La Liga kept Messi at Barcelona, but the talent drain to the Premier League is a concern

Will Sevilla challenge Barcelona and Real Madrid for the title? (1:11)

Sid Lowe explains why he thinks Sevilla "privately believe" they can compete for the La Liga title. (1:11)

Rodrigo Moreno was so sure that he was leaving Valencia for Atlético Madrid that he emptied his locker at Valencia's Paterna training ground and said goodbye to his teammates, only for the deal to be taken off the table again. With Ángel Correa's move to Italy falling through, Atlético had been unable to raise the funds to make it happen. "Those who were offering are no longer offering," said Anil Murthy, the president of Valencia.

That was a year ago. Six months on, Rodrigo was optimistic that he was about to go to Barcelona, only there was a problem then, too, and it was about as basic a stumbling block as there can be.

"We won't entertain offers which are not backed by money," Murthy said bluntly. "If you can offer real cash, then great," Valencia's president added. "If you can't guarantee an exact kind of payment, then we can't go through with it. As a responsible club, before you buy, you must sell. Last time it was Atlético; now it's Barcelona."

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The next time, it was Leeds United. Six months on, Rodrigo finally departed Valencia for €40m. He was enthusiastic -- he always is -- and the excitement for a move to the Premier League was genuine, but he had gone from the verge of joining two of the biggest teams in Europe to a team that, with respect, isn't. He had left a club that spent last season in the Champions League to join one that had spent it in the Championship. The money that Barcelona and Atlético couldn't find, a team newly promoted to the Premier League could.

It wasn't just him, and it wasn't just them, either.

On the final day of the window, FC Barcelona were still scrambling, desperately trying to find the money to sign Memphis Depay. And that's Memphis Depay, not Lautaro Martinez, or Neymar, or any of the other 59 players (yes, really) they'd been linked to. In the end, they gave up, unable to pay for him even though Lyon were desperate to sell, lamenting the lack of a deal that slipped through their fingers. Eric García hadn't joined from Manchester City, either. As Ronald Koeman admitted: "The financial situation is very difficult."

Six hundred kilometres away, on the same day, a car pulled up outside La Liga HQ. The occupants went inside and deposited the money that triggered Thomas Partey's €50m release clause at Atlético Madrid. On the final day of the transfer window, they'd lost their central midfielder to Arsenal. On one level, at least, he too had taken a step down, but he was entitled to feel it was a step up.

Thomas won't play Champions League football this year; his former teammates will. As for Real Madrid? They didn't spend anything on transfers this summer for the first time in 40 years.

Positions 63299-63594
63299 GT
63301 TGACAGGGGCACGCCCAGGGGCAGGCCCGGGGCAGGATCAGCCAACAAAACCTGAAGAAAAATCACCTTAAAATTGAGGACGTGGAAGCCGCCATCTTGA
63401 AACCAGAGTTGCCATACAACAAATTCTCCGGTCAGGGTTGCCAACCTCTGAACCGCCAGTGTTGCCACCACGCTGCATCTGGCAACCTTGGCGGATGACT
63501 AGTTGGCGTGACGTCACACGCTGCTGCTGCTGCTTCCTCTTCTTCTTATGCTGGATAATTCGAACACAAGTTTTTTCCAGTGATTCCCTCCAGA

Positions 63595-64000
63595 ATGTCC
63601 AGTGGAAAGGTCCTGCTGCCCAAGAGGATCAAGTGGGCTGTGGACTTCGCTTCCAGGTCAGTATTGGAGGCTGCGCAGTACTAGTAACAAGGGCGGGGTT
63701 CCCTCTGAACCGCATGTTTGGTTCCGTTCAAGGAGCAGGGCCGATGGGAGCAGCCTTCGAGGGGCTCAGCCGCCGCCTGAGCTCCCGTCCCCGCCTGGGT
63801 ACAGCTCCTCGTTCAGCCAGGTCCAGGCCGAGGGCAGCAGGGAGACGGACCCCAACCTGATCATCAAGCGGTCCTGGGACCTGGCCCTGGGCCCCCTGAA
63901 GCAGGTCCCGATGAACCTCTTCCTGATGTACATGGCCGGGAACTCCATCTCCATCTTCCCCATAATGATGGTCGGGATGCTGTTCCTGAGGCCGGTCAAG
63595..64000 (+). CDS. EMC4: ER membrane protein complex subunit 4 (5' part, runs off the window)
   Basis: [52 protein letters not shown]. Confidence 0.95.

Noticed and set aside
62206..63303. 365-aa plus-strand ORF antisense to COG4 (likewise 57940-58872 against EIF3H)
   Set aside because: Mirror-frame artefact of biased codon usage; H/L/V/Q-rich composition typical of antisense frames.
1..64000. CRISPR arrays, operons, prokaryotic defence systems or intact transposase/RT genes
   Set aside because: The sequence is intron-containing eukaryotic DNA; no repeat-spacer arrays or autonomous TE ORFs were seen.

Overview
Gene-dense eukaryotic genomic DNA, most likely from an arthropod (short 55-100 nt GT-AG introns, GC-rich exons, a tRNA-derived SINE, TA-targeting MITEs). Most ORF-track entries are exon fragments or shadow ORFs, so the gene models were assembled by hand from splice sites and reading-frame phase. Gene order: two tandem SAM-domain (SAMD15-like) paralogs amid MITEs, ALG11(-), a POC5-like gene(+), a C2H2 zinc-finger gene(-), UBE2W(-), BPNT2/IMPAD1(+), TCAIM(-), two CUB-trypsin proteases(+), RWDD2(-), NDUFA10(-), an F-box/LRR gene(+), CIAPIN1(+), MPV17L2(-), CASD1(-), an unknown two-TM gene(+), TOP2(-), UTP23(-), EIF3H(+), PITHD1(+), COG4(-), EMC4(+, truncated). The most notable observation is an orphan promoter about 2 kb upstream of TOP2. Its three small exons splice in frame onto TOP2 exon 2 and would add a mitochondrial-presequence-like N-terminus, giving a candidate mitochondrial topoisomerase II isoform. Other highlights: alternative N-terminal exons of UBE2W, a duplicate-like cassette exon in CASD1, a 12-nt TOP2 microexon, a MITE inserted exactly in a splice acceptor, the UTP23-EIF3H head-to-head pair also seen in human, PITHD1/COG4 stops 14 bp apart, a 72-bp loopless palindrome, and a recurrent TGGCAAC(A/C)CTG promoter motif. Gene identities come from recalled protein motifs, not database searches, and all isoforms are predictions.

There was nothing Atlético could do to prevent Thomas departing, and this is a recurring nightmare -- so recurring, in fact, that the logical conclusion is that however much Atlético profess to be the victims, and however much they portray Thomas as the bad guy who walked out, it might not be a nightmare at all. In the past 18 months alone, Thomas (€50m), Rodri (€70m), Antoine Griezmann (€120m) and Lucas Hernandez (€80m) have all triggered their buyout clauses to leave, just as Arda Turan, Diego Costa, Falcao and Sergio Aguero did before them. In return, they have raised €320m.

Barcelona, meanwhile, raised just €1.5m on Luis Suárez, Ivan Rakitic, Rafinha and Arturo Vidal. In fact, it cost them €8m to get Suarez to leave. Madrid made zero on the departures of James Rodríguez and Gareth Bale. They, though, did make €40m on Achraf Hakimi (to Inter Milan), €30m on Sergio Reguilón (to Tottenham) and €13.45m on Óscar Rodríguez (to Sevilla).

Something similar was happening across Spain. There were certainly some successes in the transfer market -- Villarreal, Sevilla, Granada, Osasuna, plus David Silva turning up at Real Sociedad -- but this has been a difficult window. And a concerning one, too. Valencia lost almost half of their typical starting XI: Ezequiel Garay didn't get an offer to renew, Dani Parejo and Francis Coquelin went to Villarreal, Rodrigo joined Leeds and Ferran Torres signed for Manchester City in return for €23m. They didn't sign one player to replace them, prompting manager Javi Gracia to offer his resignation.

Spanish clubs spent €409m on transfers, making €405m back in sales. Compare that to last summer: €1.3 billion in purchases, €992m in sales. As Koeman said: the financial situation is difficult, and not just at Barcelona. In part, it's a temporary issue, provoked by a coronavirus crisis that had already enforced emergency measures on every top-flight team.